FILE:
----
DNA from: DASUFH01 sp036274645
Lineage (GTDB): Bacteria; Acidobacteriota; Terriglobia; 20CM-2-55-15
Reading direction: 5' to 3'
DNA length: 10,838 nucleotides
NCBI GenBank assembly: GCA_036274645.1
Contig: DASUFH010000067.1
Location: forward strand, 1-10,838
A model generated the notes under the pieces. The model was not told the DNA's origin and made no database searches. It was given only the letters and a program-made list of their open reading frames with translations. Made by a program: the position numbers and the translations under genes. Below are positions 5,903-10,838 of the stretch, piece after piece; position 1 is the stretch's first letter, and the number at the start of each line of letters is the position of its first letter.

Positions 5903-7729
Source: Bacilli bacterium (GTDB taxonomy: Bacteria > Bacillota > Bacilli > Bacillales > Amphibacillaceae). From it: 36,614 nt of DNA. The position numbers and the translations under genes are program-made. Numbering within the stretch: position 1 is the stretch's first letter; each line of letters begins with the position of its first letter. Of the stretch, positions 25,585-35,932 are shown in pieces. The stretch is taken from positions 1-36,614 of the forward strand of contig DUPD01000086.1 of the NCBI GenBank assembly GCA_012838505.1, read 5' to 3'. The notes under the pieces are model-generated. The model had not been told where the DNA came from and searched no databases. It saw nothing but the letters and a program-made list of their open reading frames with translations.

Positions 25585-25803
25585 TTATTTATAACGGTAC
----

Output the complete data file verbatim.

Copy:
DNA from: DASUFH01 sp036274645
Lineage (GTDB): Bacteria; Acidobacteriota; Terriglobia; 20CM-2-55-15
Reading direction: 5' to 3'
DNA length: 10,838 nucleotides
NCBI GenBank assembly: GCA_036274645.1
Contig: DASUFH010000067.1
Location: forward strand, 1-10,838
A model generated the notes under the pieces. The model was not told the DNA's origin and made no database searches. It was given only the letters and a program-made list of their open reading frames with translations. Made by a program: the position numbers and the translations under genes. Below are positions 5,903-10,838 of the stretch, piece after piece; position 1 is the stretch's first letter, and the number at the start of each line of letters is the position of its first letter.

Positions 5903-7729
Source: Bacilli bacterium (GTDB taxonomy: Bacteria > Bacillota > Bacilli > Bacillales > Amphibacillaceae). From it: 36,614 nt of DNA. The position numbers and the translations under genes are program-made. Numbering within the stretch: position 1 is the stretch's first letter; each line of letters begins with the position of its first letter. Of the stretch, positions 25,585-35,932 are shown in pieces. The stretch is taken from positions 1-36,614 of the forward strand of contig DUPD01000086.1 of the NCBI GenBank assembly GCA_012838505.1, read 5' to 3'. The notes under the pieces are model-generated. The model had not been told where the DNA came from and searched no databases. It saw nothing but the letters and a program-made list of their open reading frames with translations.

Positions 25585-25803
25585 TTATTTATAACGGTAC